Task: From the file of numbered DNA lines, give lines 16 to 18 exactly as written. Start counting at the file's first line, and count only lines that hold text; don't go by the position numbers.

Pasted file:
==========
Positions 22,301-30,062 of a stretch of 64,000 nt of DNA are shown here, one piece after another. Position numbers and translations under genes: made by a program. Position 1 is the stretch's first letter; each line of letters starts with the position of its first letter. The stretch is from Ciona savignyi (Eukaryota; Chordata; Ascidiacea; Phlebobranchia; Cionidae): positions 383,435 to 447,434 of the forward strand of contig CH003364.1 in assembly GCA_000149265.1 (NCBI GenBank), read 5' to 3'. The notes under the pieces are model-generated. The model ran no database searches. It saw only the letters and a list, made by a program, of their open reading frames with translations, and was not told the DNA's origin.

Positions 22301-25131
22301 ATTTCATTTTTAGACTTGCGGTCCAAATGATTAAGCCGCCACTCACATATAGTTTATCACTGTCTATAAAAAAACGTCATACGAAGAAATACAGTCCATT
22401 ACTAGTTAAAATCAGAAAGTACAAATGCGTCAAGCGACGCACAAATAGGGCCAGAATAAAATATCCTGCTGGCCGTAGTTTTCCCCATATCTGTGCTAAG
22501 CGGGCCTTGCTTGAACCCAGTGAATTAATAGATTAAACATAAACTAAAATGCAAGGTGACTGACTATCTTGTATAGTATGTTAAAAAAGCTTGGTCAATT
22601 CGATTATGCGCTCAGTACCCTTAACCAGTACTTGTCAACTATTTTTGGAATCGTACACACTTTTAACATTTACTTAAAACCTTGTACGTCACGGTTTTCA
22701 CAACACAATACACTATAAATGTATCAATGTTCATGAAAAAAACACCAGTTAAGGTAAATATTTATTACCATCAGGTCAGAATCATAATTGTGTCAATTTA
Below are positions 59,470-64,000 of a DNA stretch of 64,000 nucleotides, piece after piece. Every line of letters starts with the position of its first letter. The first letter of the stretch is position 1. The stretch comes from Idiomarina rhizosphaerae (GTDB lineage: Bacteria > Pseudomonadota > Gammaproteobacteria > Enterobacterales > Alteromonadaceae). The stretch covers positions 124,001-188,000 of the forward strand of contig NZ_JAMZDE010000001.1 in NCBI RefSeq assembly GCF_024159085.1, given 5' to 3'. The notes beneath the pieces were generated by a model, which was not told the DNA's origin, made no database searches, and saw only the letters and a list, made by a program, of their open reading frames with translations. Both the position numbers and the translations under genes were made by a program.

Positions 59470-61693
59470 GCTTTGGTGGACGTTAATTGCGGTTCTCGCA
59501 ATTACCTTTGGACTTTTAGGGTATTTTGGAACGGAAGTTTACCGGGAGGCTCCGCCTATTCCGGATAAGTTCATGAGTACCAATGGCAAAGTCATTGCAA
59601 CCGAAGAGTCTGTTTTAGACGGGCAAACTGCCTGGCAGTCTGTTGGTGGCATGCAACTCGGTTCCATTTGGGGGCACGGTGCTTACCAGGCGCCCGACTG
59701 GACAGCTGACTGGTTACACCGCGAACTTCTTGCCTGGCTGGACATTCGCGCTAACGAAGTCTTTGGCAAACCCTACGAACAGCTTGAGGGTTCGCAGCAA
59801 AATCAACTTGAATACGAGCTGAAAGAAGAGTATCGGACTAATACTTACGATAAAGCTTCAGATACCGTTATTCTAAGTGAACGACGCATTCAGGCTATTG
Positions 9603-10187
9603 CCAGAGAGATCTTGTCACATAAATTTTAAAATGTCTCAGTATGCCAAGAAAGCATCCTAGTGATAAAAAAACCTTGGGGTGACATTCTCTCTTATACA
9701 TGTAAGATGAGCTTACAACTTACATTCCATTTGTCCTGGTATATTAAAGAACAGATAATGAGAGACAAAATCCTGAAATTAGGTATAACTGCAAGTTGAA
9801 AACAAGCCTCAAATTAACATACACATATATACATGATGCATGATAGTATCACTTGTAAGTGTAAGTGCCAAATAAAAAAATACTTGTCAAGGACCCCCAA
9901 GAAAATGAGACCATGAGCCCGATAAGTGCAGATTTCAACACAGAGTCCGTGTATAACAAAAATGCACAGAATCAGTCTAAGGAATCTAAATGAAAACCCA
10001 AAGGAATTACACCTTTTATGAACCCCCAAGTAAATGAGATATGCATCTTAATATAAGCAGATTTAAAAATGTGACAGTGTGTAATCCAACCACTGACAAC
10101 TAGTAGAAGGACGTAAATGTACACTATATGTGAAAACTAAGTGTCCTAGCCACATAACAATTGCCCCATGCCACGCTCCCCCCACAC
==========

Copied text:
9603 CCAGAGAGATCTTGTCACATAAATTTTAAAATGTCTCAGTATGCCAAGAAAGCATCCTAGTGATAAAAAAACCTTGGGGTGACATTCTCTCTTATACA
9701 TGTAAGATGAGCTTACAACTTACATTCCATTTGTCCTGGTATATTAAAGAACAGATAATGAGAGACAAAATCCTGAAATTAGGTATAACTGCAAGTTGAA
9801 AACAAGCCTCAAATTAACATACACATATATACATGATGCATGATAGTATCACTTGTAAGTGTAAGTGCCAAATAAAAAAATACTTGTCAAGGACCCCCAA